NASA is always sharing cool images of something going on in the solar system, and this shot of Jupiter is no exception. The image shows a round solar eclipse on the surface of Jupiter cast by the shadow of Io as it orbits the giant planet. Io is an interesting satellite and was the first volcanically active object discovered outside of the Earth.
Scientists discovered that Io was volcanically active in 1979 when astronomers noted plumes of volcanic eruptions shooting into space. Io is studied as a window into Earth’s distant past. Io also gives scientists a chance to study similar moons that might be found in distant solar systems.
It’s interesting to see the small shadow of Io cast on the massive surface of Jupiter. The view is similar to what we would see from a distance during a solar eclipse on Earth. A solar eclipse is when the moon blocks the sun as seen from the planet.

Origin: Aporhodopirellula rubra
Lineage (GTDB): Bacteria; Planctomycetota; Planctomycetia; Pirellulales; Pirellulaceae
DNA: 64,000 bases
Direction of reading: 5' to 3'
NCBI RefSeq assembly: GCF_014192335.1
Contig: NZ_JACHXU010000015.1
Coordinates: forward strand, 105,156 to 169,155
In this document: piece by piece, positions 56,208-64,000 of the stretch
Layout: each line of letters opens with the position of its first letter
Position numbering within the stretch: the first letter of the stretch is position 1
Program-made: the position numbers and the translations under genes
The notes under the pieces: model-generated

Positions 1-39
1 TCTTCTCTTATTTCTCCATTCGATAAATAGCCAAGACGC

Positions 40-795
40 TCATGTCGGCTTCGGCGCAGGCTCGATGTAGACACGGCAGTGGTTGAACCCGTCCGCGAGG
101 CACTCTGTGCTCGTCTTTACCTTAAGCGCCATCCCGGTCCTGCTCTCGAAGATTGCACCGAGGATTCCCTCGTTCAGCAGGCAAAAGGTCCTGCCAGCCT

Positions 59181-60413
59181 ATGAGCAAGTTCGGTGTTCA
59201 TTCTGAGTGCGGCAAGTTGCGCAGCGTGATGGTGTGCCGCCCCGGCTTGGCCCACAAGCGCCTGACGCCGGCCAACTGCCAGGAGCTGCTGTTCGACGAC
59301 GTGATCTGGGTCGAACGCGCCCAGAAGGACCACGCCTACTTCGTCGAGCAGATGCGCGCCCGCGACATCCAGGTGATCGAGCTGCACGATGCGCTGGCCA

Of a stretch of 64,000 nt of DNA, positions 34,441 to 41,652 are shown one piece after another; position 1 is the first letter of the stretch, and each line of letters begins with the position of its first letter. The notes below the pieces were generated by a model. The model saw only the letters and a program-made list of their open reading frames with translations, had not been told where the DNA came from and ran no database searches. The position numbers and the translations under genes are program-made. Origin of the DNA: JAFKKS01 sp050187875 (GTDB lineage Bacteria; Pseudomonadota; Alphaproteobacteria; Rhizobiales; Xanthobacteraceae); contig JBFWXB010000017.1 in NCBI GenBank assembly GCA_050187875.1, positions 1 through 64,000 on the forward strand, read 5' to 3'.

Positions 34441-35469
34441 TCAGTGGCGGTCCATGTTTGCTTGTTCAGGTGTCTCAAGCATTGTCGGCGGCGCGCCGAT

The image was captured by NASA’s Juno spacecraft on September 12 as the spacecraft was making its 22nd close flyby of the massive gas giant. During the flyby that snapped the picture, Juno was as close as about 5,000 miles to the top of the clouds covering Jupiter.
The spacecraft was traveling at 46,000 mph as it made its pass. We don’t have much in the way of detail on the image, such as what sort of processing was made, if any, to the picture. Kevin Gill offered it on September 16. Jupiter is a beautiful planet with all the colors swirling around its surface constantly.